By David Anderson, Tillicum
Which of the following is wrong?
Becoming careless in the production of a water-retention-reducing drug such that rodent poison finds its way into the production line – a line run at breakneck speeds, pharmacists required to fill 30 prescriptions per hour, more than 2.5 times the accepted standard, the company repeatedly warned but with sales growing from $31.4M to $238M in just three years – eventually resulting in the “cheap, reliable generic” mail-ordered prescription from the cut-rate pharmacy being ingested by an elderly recipient, killing her like a rat? [i]
Or, as an elected representative, bringing the first ever casino to your state and locating it in the third poorest big city in the entire United States, all while “confirming social costs were not considered” according to University of Cincinnati researcher Rexhausen, and yet those attendant costs to gambling’s predatory presence were fully quantifiable: domestic violence, embezzlement, insurance fraud, bankruptcy, suicide, foreclosures, evictions, depression, theft, prostitution, teen addiction, and decreased school performance?
While there are a sad many more examples of a ‘somebody-done-somebody-wrong-
Sponsoring, “as one of the most respected public institutions in the country”, a “Sex Faire” featuring “the ‘tent of consent’ where students could sign a release form, and then enter the on-campus tent, and engage in whatever sexual behavior – safe or unsafe, moral or immoral, that they chose to”?
On February 26, 2001, at a state appropriations hearing when Penn State President Graham Spanier was asked whether the on-campus “Sex Faire” was right or wrong, he replied, “I’m not understanding what you mean by ‘wrong’.”
Now twelve years later Spanier has resigned; legendary Penn State football coach Joe Paterno is dead, and his statue may no longer cast a shadow on campus as there are those calling for it to be taken down; Sandusky is going to jail; the football program may be banned; the university’s ability to raise money will likely suffer; Paterno’s name will no longer grace the entry to a child care center across the country in Oregon – a litany of repercussions the once proud Nittany Lions will suffer because, in the words of their former University President:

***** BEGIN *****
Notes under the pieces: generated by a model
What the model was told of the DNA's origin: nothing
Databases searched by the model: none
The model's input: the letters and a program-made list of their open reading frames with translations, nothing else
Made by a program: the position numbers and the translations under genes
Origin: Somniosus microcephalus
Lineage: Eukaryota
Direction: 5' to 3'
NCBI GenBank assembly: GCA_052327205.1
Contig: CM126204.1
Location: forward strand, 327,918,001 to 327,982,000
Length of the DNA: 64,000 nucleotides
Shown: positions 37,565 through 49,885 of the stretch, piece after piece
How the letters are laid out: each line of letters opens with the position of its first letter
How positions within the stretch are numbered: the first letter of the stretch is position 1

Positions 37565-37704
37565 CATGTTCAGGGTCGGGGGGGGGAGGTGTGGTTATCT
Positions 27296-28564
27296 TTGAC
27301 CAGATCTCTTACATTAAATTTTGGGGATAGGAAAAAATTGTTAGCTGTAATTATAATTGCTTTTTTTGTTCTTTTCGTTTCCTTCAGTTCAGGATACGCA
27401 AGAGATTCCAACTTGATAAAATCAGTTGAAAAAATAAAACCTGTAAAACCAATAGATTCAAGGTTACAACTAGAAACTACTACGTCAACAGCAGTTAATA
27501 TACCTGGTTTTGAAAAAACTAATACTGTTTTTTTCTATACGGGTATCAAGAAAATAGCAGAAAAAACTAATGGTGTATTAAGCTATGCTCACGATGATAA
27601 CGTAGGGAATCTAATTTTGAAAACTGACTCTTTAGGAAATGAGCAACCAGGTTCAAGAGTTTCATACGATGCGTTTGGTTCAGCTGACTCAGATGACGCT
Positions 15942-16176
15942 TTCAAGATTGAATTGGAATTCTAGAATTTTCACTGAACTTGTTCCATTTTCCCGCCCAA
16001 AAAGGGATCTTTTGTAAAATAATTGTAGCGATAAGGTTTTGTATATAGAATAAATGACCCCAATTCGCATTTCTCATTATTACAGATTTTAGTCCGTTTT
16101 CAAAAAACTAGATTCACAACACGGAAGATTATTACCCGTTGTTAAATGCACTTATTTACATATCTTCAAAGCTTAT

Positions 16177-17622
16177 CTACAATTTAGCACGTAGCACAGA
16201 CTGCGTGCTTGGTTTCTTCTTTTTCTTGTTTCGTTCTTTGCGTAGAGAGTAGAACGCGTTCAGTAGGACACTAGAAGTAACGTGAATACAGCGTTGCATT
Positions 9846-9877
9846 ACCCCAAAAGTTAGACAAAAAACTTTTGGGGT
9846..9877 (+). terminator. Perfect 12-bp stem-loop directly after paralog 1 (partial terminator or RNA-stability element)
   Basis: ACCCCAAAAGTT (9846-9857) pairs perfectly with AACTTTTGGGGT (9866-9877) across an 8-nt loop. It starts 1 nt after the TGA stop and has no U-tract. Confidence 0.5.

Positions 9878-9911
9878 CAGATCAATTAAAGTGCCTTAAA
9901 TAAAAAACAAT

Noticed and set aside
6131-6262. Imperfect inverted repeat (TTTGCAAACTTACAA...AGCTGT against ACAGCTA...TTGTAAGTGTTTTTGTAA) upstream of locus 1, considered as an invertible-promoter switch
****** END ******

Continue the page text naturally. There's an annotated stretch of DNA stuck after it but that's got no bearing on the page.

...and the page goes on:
“I’m not understanding what you mean by wrong.”
According to Louis J. Freeh, “the former federal judge and director of the F.B.I. who spent the last seven months examining the Sandusky scandal at Penn State,” the leadership involved all knew when there were only twowhat was wrong – but the two boys molested by Sandusky would become 10 because no one spoke up.
There’s a common thread, more like a noose, that links such sordid stories: muddled-headed thinking while on the way to the bank. How can something be wrong when there’s so much money to be made?
“The most senior officials at Penn State had shown a ‘total and consistent disregard’ for the welfare of children, had worked together to actively conceal Mr. Sandusky’s assaults, and had done so for one central reason: fear of bad publicity. That publicity, Mr. Freeh said Thursday, would have hurt the nationally ranked football program, Mr. Paterno’s reputation as a coach of high principles, the Penn State ‘brand’ and the university’s ability to raise money as one of the most respected public institutions in the country.”
“When revenue is a consideration, old-fashioned morality sometimes goes out the window,” said University of Kansas political scientist Burdett Loomis upon Kansas becoming the first in the nation to out-right own casinos.
And in our own backyard, William Harrison, first mayor of Lakewood, in an excerpt from a transcript of a video taken the night of December 1, 2008 when Harrison spoke at the Lakewood library:
“I want to explain, many people have asked me, why did you not do something about this (gambling in Lakewood) when you were in office? And I will tell you that I made a mistake. I allowed my heart to be overruled by my head, and at that time they told us that if we did not go along with this we were going to be sued and break the city and I allowed that to sway me and if I could take that vote back, I would take it back.”
Cotchett, in “Greed and the Casino Society,” said, “America has lost its ethical bearings, both individual and institutional.”
And, once lost, you can’t get them back. Not like before. The stain remains.
 “The Ethics Gap” subtitled “Greed and the Casino Society – The Erosion of Ethics in Our Professions, Business and Government” by Joseph W. Cotchett with Stephen P. Pizzo, pp.97-99